Montana State University

Get ready for fall weed control

August 19, 2010 -- MSU News Service

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As fall temperatures begin cooling, growers across the region have an opportunity to control winter annual and perennial weeds. Understanding how weeds grow, and learning key control concepts will enhance producers' ability to reduce the spread and impact of weeds this fall. This article provides tips to manage winter annual weeds in small grain farming systems and reviews several concepts for managing perennial broadleaf weeds.

As a general rule, winter annual species germinate from late summer to early winter, overwinter as seedlings, grow rapidly as temperatures warm in the spring, and then flower, set seed and mature by early summer. These seeds lie dormant in the soil during the rest of the summer months.

"With more and more no-tillage acres planted with winter wheat, farmers across the region are seeing an increase in the abundance of winter annual weeds such as cheatgrass, jointed goatgrass, field pennycress, wild mustard, shepherd's purse, catchweed bedstraw, common chickweed and prickly lettuce," said Fabian Menalled, Montana State University Extension Cropland Weed Specialist

As a general rule, the best time to manage winter annual weeds is in the fall, and earlier is best. Timing of herbicide applications in the fall is critical for maximum effectiveness.

"Our research and experience has shown that winter annual weeds are easier to control in early fall when air temperatures are mild and weeds are still actively growing. Generally, treatments need to be made before the first killing frost," said Menalled.

Herbicides such as Stinger, WideMatch, Maverick, Olympus, and Osprey, can be used to control winter annuals in the fall. However, rotational crop restrictions vary between herbicides and producers should carefully read the specific restriction of the product they plan to use. This is particularly important in diversified rotations that include pulse crops such as lentils, peas, or chickpeas, as several small grain herbicides have restrictions of up to 36 months.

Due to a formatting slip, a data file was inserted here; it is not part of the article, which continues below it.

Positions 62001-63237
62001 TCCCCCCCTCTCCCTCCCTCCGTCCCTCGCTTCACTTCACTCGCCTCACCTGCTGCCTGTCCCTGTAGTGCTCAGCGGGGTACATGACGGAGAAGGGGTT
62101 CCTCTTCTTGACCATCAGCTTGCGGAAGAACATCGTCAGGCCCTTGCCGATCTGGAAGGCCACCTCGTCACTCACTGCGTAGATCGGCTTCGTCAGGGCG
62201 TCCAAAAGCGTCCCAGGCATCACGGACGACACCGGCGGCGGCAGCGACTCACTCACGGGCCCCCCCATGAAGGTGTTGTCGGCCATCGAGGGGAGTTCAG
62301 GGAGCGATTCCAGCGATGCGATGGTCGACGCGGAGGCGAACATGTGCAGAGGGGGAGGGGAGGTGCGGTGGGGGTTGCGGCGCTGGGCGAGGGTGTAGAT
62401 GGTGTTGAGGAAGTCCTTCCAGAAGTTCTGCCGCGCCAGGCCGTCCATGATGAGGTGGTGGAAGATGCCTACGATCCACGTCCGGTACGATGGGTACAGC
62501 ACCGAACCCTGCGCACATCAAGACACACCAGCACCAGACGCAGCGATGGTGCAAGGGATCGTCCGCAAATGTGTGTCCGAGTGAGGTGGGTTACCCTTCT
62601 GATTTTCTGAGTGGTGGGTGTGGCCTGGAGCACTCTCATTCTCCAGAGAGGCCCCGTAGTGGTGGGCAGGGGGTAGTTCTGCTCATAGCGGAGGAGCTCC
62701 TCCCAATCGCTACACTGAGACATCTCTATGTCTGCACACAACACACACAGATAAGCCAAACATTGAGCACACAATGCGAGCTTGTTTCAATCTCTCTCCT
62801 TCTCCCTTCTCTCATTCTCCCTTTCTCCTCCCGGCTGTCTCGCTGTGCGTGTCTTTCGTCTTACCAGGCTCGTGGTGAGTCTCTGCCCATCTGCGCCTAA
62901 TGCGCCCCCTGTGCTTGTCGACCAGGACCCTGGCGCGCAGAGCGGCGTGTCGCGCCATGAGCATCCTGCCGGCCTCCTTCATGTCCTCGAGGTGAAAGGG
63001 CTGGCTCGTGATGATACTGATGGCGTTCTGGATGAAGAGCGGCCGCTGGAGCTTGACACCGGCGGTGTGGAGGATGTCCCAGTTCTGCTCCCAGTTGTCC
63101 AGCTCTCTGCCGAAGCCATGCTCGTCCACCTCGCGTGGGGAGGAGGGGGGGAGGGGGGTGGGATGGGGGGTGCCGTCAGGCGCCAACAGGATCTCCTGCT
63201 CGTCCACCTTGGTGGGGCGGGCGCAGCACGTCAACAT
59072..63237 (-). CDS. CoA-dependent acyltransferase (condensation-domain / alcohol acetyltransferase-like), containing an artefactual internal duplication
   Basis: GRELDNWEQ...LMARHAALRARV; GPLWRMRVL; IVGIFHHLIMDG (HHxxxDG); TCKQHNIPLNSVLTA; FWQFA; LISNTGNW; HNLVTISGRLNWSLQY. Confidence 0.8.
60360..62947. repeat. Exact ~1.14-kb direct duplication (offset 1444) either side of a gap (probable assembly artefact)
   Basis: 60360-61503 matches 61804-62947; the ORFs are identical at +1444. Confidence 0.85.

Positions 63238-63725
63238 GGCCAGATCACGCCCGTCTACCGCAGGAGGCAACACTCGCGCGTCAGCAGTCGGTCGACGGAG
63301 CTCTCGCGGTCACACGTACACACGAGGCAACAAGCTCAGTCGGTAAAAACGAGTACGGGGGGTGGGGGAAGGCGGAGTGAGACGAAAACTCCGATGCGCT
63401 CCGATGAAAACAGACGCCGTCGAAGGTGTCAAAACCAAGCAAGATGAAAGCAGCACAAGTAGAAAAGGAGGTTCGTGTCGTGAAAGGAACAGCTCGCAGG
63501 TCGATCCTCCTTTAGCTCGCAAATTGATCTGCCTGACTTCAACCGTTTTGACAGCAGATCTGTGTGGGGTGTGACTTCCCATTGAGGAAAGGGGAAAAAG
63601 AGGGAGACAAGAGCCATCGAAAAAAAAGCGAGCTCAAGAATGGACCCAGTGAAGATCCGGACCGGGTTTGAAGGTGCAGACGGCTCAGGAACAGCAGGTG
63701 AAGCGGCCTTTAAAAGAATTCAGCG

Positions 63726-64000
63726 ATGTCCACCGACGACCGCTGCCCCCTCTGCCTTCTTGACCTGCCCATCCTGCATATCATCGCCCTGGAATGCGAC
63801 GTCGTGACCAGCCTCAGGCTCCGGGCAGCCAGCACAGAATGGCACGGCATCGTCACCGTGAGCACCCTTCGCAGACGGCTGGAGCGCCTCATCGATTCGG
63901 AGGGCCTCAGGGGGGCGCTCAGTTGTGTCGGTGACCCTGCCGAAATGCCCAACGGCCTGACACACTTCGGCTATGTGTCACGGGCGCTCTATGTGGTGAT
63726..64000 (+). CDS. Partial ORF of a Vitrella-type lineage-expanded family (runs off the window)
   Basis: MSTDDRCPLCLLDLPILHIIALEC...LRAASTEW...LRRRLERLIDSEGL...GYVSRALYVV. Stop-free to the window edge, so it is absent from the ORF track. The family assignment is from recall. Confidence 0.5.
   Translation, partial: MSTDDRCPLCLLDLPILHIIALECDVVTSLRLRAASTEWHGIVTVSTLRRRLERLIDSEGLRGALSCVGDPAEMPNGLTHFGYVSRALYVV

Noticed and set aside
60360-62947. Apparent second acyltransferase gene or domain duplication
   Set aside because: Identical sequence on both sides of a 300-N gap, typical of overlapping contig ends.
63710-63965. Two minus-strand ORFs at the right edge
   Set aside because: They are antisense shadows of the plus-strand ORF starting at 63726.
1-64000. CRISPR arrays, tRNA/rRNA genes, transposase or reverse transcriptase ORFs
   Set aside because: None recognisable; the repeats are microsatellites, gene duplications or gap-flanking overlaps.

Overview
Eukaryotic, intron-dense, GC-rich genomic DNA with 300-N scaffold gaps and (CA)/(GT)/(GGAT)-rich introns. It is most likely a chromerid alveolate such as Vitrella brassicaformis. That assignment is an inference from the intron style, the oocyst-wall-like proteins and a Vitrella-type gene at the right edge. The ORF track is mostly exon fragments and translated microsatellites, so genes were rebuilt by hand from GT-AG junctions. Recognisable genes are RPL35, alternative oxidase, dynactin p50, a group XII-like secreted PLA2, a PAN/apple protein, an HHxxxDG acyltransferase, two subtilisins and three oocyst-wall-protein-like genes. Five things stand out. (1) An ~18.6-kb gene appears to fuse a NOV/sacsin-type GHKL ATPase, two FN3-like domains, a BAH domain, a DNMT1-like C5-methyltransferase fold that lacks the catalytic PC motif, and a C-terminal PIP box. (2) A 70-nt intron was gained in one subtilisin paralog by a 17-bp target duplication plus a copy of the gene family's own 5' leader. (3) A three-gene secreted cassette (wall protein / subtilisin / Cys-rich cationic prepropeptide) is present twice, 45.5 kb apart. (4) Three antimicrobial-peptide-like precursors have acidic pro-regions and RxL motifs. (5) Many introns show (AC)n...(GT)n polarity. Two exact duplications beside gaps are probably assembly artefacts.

Fall also provides an excellent opportunity to control several problematic perennial broadleaf species. Cooler temperatures trigger the movement of food reserves down to the root systems, enhancing the movement of herbicides to the plant's root system and improving control. However, perennial weeds vary in their sensitivity to frost and the application window differs between species. For example, Canada thistle can survive light frosts and is effectively controlled with relatively late fall herbicide applications. Other perennial weeds such as hemp dogbane and common milkweed complete their life cycles by late summer and do not tolerate frost well, so fall herbicide applications should not be delayed when controlling these species. Finally, although fall application will not guarantee excellent control of field bindweed, late control practices can be quite effective provided there is re-growth of this weed.

"Regardless if you are targeting a winter annual or a perennial weed, it is important to know that if plants are stressed from drought or cold temperatures, applications will not provide satisfactory control due to poor movement of herbicide through the weed," said Menalled.

To secure active translocation, fall herbicides should be applied when temperature are expected to exceed 60-65 Fahrenheit during the day. Fall applications should be made only if plants still have green and pliable leaf tissue. As a rule of thumb, do not expect satisfactory control if less than 60 percent of the original leaf tissue remains.

"When designing your weed management plan, remember that the adoption of no-tillage systems has increased our reliance on herbicides," said Menalled. "While this approach to farming has benefits in terms of reducing soil erosion and energy use, it increases the potential for selection of herbicide resistant weeds."

The use of herbicides with different modes of action of action, applied as tank mixes, premix formulations, or sequential applications, can help in managing resistance.

According to Menalled, fall provides a great opportunity to clean up troublesome winter annual and perennial weeds. To secure success, scout your fields, identify plants that are still green and growing, make note of their growth stage, and select the best product that fits your crop rotation sequence.

Disclosure. Common chemical and trade names are used in this article for clarity by the reader. Inclusion of a common chemical or trade name does not imply endorsement of that particular product or brand of herbicide and exclusion does not imply non-approval.

Fabian Menalled (406) 994-4783 or menalled@montana.edu